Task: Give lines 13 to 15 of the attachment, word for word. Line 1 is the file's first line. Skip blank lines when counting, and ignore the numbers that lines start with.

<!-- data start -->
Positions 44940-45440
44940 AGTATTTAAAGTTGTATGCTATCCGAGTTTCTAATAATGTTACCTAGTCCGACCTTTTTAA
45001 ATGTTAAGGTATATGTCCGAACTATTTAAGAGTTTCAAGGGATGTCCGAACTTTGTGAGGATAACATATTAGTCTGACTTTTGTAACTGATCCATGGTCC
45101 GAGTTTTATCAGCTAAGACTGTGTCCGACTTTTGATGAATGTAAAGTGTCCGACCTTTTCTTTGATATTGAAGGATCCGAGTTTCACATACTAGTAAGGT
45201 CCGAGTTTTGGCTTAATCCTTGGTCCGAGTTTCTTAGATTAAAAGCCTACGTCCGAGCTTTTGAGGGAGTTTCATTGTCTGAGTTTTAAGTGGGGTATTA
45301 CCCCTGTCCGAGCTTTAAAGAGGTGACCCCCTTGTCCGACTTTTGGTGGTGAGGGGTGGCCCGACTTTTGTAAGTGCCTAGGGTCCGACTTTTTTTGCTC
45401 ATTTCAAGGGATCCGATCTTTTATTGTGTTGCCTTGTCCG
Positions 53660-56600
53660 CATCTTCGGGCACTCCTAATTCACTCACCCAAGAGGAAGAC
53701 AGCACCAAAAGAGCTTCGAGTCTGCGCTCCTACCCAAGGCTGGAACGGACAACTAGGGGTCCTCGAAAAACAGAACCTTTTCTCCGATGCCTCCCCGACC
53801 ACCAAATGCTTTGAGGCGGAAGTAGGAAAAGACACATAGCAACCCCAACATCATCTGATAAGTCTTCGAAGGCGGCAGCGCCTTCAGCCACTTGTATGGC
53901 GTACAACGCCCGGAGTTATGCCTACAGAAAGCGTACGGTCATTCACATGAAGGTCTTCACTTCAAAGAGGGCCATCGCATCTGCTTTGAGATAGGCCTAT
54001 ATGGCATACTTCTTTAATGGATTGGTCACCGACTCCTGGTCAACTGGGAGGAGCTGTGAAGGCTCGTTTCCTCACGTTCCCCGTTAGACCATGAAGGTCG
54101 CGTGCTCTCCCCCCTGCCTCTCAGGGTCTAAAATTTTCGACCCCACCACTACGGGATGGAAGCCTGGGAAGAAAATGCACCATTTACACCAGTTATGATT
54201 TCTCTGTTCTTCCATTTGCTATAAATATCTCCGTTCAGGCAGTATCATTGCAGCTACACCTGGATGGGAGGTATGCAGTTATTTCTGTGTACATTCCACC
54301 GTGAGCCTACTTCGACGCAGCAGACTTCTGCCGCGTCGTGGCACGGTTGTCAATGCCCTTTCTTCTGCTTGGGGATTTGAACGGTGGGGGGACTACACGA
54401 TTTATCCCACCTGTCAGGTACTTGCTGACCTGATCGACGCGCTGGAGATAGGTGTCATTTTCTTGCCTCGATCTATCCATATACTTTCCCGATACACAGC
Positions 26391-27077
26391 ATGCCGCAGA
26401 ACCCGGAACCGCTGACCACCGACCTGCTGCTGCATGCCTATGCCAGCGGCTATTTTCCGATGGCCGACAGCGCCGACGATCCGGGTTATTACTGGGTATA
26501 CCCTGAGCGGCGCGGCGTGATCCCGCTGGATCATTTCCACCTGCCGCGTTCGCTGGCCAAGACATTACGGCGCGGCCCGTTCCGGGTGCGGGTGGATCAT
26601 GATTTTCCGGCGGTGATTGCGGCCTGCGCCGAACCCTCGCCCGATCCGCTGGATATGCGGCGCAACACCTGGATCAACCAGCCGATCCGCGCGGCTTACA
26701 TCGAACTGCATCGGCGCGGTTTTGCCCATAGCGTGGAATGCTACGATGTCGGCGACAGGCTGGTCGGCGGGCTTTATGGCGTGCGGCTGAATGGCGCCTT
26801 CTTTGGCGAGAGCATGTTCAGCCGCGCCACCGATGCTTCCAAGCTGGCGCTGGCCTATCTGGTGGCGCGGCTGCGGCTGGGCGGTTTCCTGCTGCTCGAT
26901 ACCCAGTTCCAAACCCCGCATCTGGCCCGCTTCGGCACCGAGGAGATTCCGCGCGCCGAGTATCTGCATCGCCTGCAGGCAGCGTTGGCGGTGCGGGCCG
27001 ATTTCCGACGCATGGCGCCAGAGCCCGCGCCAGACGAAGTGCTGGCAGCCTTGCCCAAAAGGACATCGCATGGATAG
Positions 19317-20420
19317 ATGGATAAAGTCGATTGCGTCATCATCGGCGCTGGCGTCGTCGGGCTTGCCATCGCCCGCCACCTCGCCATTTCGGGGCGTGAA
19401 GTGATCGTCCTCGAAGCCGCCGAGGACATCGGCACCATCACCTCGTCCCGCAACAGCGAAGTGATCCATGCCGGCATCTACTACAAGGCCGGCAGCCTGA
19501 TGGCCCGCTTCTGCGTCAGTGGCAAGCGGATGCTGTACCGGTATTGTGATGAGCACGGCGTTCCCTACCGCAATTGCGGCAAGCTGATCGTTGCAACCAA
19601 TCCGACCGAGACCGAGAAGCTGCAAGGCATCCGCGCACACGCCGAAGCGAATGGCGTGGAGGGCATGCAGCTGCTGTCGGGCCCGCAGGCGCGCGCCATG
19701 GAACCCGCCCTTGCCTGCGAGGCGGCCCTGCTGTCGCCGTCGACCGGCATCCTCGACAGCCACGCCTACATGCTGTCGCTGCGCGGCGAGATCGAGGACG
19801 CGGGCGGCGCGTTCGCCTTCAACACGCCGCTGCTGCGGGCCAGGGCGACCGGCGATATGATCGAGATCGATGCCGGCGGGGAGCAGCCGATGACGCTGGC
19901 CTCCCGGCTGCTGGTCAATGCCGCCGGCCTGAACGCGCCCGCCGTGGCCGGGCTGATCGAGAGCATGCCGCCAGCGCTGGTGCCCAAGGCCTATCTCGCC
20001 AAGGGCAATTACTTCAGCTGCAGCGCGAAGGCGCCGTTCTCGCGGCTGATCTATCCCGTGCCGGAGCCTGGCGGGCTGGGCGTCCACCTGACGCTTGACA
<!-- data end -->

54001 ATGGCATACTTCTTTAATGGATTGGTCACCGACTCCTGGTCAACTGGGAGGAGCTGTGAAGGCTCGTTTCCTCACGTTCCCCGTTAGACCATGAAGGTCG
54101 CGTGCTCTCCCCCCTGCCTCTCAGGGTCTAAAATTTTCGACCCCACCACTACGGGATGGAAGCCTGGGAAGAAAATGCACCATTTACACCAGTTATGATT
54201 TCTCTGTTCTTCCATTTGCTATAAATATCTCCGTTCAGGCAGTATCATTGCAGCTACACCTGGATGGGAGGTATGCAGTTATTTCTGTGTACATTCCACC